However, growing up in Texas presents its own set of linguistic challenges.
You see, Texans, or Southerners in general, speak in colloquialism that isn’t quite appreciated outside of our fair borders. We say things and can be thought, um, well, dumb.
Example. If preparing to embark on a journey, I would say, “fixin to.” As in, “I’m fixin to go to the store, do you need anything?” I don’t choose the phrase “fixin” it just comes out. It is beyond my control.
For a task that you were previously capable of, but are no longer, “I usedtocould do a round off back handspring, but these days I’m not so sure.” Even better, if you were previously unable to do something, but now have gained that ability, “You usedtocouldn’t cut through there but now they’ve opened it up.”
Aren’t we just charming?
And one of my favorites. If I don’t hear you right and would like you to repeat yourself, I’d likely find myself calling out, “Do what?” Oh yes, I realize how unintelligent that sounds. Do what? Here it is phonetically, “Du whuuut?” Nice.
Last week I lost my mind (on several occasions actually) and signed up for a race that had me saying, “Du whuuut?”
Oh yes, I signed up for and raced my first duathlon. Run Bike Run. It was a little itty bitty sprint du. What’s better than a last minute race? Worked for me last weekend! Less time to freak out about how undertrained and unprepared I was for this particular adventure.
I had a blast! I raced this purely for fun. My only goal was to not get called out for breaking one of the many cycling rules. Golly, the only rule in running, well, there really aren't any rules. Try to watch where you spit? Mind your elbows? When I ride with RBM the general rule is to stay 3 ft away from each other but here I was supposed to stay 3 bikes length back. Turned out not be an issue because it was a pretty small field. Whew.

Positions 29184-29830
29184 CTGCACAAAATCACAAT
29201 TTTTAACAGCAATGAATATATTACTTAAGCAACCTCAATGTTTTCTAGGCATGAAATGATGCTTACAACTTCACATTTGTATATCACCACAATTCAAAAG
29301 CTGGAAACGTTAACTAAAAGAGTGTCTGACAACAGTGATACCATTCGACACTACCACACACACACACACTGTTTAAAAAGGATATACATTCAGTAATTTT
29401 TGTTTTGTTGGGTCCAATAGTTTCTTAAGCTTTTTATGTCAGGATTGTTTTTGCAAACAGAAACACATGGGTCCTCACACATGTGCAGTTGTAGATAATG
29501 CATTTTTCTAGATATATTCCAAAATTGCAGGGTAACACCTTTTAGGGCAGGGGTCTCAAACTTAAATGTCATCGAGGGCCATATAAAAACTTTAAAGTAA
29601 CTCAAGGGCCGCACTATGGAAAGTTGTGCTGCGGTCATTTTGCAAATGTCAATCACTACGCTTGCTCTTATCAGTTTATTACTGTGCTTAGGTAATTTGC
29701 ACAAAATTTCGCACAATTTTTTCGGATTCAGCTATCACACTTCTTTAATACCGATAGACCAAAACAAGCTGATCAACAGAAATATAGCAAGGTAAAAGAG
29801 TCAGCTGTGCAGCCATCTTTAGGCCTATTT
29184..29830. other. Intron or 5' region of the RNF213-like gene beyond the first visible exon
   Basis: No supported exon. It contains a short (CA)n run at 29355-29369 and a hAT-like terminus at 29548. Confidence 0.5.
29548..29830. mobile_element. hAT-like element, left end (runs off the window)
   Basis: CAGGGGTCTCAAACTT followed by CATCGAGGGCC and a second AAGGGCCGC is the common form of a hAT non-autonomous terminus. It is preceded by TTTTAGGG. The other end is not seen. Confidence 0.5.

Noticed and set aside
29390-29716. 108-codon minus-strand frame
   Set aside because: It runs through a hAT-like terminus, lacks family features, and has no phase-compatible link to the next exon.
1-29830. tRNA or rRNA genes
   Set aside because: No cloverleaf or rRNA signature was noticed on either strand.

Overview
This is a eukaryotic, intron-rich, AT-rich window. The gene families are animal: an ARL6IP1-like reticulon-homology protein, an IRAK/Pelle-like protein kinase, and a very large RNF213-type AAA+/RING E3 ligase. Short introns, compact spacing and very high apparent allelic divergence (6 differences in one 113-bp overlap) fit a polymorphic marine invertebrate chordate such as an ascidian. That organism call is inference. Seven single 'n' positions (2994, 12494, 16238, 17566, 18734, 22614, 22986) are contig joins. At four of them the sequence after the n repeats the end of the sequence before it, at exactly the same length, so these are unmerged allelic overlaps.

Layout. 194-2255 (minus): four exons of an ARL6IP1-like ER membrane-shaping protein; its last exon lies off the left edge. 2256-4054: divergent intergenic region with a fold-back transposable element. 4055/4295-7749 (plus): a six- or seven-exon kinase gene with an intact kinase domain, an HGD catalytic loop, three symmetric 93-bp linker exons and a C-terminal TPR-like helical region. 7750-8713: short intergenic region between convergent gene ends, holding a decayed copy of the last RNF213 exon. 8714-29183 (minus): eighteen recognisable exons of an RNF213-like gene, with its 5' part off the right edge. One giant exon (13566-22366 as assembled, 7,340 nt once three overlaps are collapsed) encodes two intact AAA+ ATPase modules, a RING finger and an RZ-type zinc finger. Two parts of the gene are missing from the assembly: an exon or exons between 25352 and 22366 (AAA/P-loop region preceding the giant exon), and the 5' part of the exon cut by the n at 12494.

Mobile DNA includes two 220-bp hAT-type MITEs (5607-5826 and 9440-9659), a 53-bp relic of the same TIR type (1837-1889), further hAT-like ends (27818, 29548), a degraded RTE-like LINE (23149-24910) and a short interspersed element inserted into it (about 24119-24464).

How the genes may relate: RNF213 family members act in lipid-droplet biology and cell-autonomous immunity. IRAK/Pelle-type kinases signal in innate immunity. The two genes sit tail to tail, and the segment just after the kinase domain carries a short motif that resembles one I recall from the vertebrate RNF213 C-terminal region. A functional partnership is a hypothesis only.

Ever the planner, I did have a race strategy. However, that went out the window as soon as the race started. I set my Garmin to multisport and apparently, the way I have it set up, I cannot see my pace or speed. So, yeah. Running the first leg purely on feel was kind of freeing. My Garmin ate the data so I have no idea how fast or slow I actually went at any point during this race. That's fun.
I took home a trophy for 2nd in my AG, that was a nice surprise. Du what? I'll def du this again. Unfortunately, the next one around here is the day after my next 50K. Not sure what kind of racing shape my legs will be in after that distance though. Hmm.
All week I've been thinking about a different kind of Oktoberfest. The Bavarian kind of fried potato fame! There is a large German population in Texas, more so the Hill Country, but we do okay here too. Oktoberfest is a really big deal in these parts. Ours was voted Top 10 in the US and I try not to miss it. So I headed over to Addison for a bit, eager to snag some kartoffelpuffer with real sour cream, not the Greek yogurt I usually substitute. I can't tell you the last time I had sour cream. Probably last Oktoberfest. It was delicious.
And as I enjoyed my fried goodness, I sang a familiar children's song, replacing schokolade bon bon with kartoffelpuffer, "Eins für mich eins für dich." (one for me and one for you)Hold, up, I'm here alone, no need for sharing! Fünf für mich. ALLE FUR MICH!!! Just kidding. I only ate about half of it. Whomp whomp.
We all know I love a good polka band and I stayed just long enough to enjoy "No beer today" (yes, I sang along...not surprisingly, I know the words to many a polka) and finally a sweet, sweet version of Edelweiss.
Oktoberfest, turns out, is best enjoyed with someone else. Preferably an inebriated German! (oh, the memories...)
Is Oktoberfest big where you are?